Australia: Bishops to ask "Pope" If seal of confession can be broken to Protect children from sexual abuse
Sydney Archbishop Anthony Fisher said for a priest to repeat anything that has occurred during confession would be a very serious breach of trust and the sacrament.
Archbishop Fisher said he could not withhold absolution from someone who confessed to abusing a child and if they were genuinely contrite would forgive their sin, as he would a terrorist or a murderer.
'What I can't do is effectively bug the confessional on behalf of the state to use it to a way of reporting crimes retrospective or prospective,' he told the child sex abuse royal commission.
Commission chair Justice Peter McClellan said two paedophiles confessed to each other and felt able to then move on and continue to offend.
'Outsiders to the church would see that as a blatant abuse of the process,' he told the Sydney, Melbourne, Brisbane, Perth and Adelaide archbishops.
The commission's 15th and final hearing into the Catholic Church, which ended on Friday, included debate about whether the seal effectively protects everything said in the confessional, including if a child reveals they are being abused.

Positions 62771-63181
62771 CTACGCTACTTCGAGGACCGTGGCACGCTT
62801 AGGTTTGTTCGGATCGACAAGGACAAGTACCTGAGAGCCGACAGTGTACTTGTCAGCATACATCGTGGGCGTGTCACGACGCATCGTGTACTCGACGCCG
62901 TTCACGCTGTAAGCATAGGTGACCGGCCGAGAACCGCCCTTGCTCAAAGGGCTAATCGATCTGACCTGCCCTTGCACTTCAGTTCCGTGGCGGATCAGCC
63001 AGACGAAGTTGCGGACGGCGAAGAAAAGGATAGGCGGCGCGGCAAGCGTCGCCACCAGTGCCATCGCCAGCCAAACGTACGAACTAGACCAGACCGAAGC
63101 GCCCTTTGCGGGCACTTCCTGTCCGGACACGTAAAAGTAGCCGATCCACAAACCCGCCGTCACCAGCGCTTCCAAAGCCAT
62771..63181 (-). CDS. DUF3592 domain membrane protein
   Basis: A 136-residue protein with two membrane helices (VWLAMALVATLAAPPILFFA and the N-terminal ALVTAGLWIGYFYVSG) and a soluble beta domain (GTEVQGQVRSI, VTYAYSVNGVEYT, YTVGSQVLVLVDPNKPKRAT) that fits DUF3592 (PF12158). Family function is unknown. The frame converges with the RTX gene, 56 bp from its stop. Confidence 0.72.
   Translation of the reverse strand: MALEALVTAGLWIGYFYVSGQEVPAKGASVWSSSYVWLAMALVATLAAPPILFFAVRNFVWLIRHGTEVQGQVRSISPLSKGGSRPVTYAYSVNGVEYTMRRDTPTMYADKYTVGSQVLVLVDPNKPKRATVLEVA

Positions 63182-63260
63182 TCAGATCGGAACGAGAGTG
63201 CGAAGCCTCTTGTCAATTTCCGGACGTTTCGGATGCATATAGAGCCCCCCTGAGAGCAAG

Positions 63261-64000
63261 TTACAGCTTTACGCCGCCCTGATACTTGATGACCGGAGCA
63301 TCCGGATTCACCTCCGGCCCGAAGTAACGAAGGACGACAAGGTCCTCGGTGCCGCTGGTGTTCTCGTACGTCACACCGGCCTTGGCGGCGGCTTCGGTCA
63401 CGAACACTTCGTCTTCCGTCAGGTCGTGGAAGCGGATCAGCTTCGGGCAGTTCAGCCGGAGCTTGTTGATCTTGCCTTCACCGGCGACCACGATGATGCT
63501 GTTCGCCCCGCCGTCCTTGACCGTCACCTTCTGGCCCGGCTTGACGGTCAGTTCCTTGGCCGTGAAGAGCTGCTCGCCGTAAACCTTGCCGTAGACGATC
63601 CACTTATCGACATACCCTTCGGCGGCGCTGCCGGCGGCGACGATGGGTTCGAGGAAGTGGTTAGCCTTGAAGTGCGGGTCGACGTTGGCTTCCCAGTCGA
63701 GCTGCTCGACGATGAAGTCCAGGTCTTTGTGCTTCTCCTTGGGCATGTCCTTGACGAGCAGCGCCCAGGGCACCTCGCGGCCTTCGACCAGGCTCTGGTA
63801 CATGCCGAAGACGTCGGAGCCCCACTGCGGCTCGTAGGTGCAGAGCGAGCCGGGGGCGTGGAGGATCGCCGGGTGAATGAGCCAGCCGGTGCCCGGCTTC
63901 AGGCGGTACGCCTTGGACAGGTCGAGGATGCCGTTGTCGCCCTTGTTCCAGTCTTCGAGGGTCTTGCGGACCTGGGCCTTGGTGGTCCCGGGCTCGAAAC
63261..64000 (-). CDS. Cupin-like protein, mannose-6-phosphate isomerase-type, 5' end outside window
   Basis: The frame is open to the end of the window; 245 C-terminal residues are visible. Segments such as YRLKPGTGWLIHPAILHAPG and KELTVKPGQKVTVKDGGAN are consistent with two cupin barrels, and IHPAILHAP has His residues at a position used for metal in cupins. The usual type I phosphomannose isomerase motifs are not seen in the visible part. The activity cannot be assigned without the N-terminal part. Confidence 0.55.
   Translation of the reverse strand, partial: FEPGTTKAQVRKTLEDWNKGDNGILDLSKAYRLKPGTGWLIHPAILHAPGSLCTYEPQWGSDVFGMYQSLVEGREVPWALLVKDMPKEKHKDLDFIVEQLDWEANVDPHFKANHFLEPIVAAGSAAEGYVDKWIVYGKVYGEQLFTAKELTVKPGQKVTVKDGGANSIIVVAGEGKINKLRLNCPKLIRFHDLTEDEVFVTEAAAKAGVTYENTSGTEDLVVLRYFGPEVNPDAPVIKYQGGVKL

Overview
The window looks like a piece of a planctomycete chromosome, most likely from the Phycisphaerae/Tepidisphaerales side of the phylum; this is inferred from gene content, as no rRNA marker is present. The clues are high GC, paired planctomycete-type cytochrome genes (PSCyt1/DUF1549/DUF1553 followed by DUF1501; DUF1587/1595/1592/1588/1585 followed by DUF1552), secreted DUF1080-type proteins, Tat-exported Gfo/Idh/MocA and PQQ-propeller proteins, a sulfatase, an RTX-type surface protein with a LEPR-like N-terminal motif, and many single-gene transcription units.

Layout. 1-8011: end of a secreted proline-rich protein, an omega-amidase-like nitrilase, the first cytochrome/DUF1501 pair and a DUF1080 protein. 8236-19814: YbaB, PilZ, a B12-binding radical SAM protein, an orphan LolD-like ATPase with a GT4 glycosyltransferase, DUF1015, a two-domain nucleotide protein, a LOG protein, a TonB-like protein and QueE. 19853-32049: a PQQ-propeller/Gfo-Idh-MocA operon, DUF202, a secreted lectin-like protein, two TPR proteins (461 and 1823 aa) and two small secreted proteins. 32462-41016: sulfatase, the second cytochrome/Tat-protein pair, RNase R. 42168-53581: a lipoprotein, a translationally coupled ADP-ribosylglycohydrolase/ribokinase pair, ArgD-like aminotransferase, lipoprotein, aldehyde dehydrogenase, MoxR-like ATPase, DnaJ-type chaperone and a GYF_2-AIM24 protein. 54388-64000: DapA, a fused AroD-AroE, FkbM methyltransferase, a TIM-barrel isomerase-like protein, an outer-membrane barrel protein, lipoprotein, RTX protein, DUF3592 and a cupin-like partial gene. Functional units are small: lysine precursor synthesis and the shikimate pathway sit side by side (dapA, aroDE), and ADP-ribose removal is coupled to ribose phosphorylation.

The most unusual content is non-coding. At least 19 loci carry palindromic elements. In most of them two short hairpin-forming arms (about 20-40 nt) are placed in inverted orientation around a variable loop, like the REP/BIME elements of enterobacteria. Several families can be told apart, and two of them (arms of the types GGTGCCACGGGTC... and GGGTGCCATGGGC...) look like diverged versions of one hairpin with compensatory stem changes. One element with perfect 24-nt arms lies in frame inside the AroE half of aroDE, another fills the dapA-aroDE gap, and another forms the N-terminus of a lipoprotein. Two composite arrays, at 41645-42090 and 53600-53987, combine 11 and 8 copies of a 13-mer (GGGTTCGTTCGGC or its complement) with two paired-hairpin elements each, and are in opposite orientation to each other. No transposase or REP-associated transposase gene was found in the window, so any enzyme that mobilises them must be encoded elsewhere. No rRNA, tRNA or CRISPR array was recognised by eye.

Commissioner Andrew Murray challenged the five metropolitan archbishops on whether they had the courage and fortitude to take the matter to the Pope and push for changes to canon law and general instructions to bishops and priests.
Adelaide Archbishop Philip Wilson said Australia's bishops would take the confession questions and other matters raised by the royal commission to the Holy See after their plenary meeting in May.
'There's no reason why we, the bishops of Australia, can't get together and prepare material about this with these questions that have been raised and actually send a delegation ... to Rome to see the Pope,' he said.
'The crucial thing would be to go to Pope Francis and just explain our dilemma to him and I'm sure that in the spirit of his ministry, he would get something done about it quickly.'
The Australian church is setting up a new professional standards body to ensure child protection standards are set.
It will name and shame those who don't comply but the commission has also heard the board members have broad powers not to disclose audits.
Archbishop Fisher indicated the powers will be narrowed.
'Clearly what we don't want is any risk of returning to the era of cover-ups and excuses and avoiding scrutiny.'